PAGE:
12-Lead Differential Diagnosis: Syncope

12-Lead Differential Diagnosis: Syncope
By Adam Thompson, EMT-P

There are many causes of syncope. Syncope is the medical term for fainting. Most of us are pretty familiar with the common vasovagal cause. Fortunately syncope is often self-correcting; the patient hypo-perfuses, they blackout and fall, their body perfuses better, they wake up. This post will be dedicated to 12-lead presentations that may indicate causes of syncope.

I have decided to use some exerts from my favorite emergency physician/presenter, Dr. Amal Mattu.  Dr. Mattu has spoke and written on these topics multiple times.  


This first one is easy, and you wouldn't even need a 12-lead to determine it's malignancy.

What do you notice about the 12-lead above? How about the rate? This is an example of bradycardia. Bradycardia may cause hypo-perfusion, leading to syncope. This would classify them as symptomatic, and they may require treatment.

*It is important to remember that there are many tachycardic arrhythmias that could cause syncope as well.   

Acute Myocardial Infarction

An acute myocardial infarction (AMI) is the most common reason we use a 12-lead for diagnostic purposes. An AMI may cause syncope amongst many other signs and symptoms.  Syncope would be an atypical (not usual) presentation for an AMI.  I am not going to elaborate much on this presentation because it requires much teaching for those who are unfamiliar with STEMIs (ST-Elevated Myocardial Infarction). Please head over to the prehospital 12-lead blog for some great education on STEMIs.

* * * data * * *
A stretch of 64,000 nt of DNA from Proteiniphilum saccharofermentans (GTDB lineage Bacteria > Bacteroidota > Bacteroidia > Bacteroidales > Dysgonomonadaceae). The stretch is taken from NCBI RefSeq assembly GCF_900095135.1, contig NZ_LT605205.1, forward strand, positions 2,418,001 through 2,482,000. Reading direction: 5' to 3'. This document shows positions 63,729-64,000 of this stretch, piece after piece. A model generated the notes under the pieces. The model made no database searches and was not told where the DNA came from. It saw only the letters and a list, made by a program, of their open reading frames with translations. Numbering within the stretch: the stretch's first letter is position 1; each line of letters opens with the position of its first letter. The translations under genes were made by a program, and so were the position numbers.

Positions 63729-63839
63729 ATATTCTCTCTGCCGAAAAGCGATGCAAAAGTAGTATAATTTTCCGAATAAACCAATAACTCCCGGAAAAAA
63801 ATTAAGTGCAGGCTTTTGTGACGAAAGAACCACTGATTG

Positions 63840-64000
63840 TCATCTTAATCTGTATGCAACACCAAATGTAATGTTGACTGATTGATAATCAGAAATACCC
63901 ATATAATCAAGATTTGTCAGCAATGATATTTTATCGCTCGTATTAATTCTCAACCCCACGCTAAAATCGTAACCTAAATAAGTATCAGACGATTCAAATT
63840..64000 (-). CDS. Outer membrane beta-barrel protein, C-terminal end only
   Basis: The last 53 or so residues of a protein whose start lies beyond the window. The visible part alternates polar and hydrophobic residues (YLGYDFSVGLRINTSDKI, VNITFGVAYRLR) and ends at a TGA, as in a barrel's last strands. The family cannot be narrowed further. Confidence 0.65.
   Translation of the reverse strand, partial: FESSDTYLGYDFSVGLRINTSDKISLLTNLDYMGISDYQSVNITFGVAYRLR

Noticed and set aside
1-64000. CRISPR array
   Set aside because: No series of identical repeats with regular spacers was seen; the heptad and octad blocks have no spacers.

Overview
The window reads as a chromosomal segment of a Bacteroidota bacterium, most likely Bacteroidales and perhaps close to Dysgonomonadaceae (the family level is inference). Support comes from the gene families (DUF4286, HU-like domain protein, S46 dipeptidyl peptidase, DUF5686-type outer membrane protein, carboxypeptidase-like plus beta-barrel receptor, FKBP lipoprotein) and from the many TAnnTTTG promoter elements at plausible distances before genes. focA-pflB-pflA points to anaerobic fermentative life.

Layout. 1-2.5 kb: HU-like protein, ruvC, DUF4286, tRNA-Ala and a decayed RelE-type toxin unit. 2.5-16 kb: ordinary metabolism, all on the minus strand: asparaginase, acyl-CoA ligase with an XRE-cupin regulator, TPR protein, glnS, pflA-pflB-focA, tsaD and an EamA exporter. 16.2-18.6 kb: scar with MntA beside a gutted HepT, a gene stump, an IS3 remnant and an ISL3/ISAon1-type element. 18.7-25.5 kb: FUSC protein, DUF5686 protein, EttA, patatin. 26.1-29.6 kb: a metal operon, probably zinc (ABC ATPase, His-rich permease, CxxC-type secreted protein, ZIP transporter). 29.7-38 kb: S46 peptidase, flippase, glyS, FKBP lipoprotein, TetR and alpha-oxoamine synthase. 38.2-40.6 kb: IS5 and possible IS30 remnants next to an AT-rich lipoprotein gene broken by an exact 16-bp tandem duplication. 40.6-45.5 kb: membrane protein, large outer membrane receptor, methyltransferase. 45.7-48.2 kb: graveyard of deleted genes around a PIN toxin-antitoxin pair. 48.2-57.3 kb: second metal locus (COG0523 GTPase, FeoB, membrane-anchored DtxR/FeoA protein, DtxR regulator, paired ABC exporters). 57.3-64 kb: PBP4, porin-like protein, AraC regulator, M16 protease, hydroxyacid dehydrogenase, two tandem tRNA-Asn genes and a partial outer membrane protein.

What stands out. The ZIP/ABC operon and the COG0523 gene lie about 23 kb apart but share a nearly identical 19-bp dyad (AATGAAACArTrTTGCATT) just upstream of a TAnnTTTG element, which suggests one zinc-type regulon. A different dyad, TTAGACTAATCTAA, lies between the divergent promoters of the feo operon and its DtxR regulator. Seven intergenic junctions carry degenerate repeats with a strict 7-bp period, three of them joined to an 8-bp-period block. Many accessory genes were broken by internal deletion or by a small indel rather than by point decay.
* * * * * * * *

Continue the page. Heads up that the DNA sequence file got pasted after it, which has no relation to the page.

Long QT Syndrome

Long QT Syndrome, or LQTS may lead to arrhythmias that lead to syncope.  This happens due to something called an R on T phenomenon.  The most common arrhythmia due to LQTS is Torsades de Pointes, however monomorphic ventricular tachycardia is possible.  Syncope and/or seizures are common symptoms of the rhythms associated with LQTS.

Torsades de Pointes

From Dr. Amal Mattu:

Prolonged QT-Interval  
Prolonged QT-interval predisposes to torsades de pointes
One of the key “can’t miss” diagnoses associated with syncope
Perhaps a more common cause of syncope and sudden death than previously recognized?

Causes of QT-prolongation
Electrolyte abnormalities (hypokalemia, hypomagnesemia, hypocalcemia)
Sodium channel blocking medications (many!)
Includes Type IA medications, anticholinergics, cocaine, many antipsychotics,  some antibiotics
Acute myocardial ischemia (usually associated with inverted T-waves)
CNS lesions, e.g. intracerebral hemorrhage (often associated with giant inverted T-waves)

How long is too long?
QT-interval will vary based on patient’s heart rate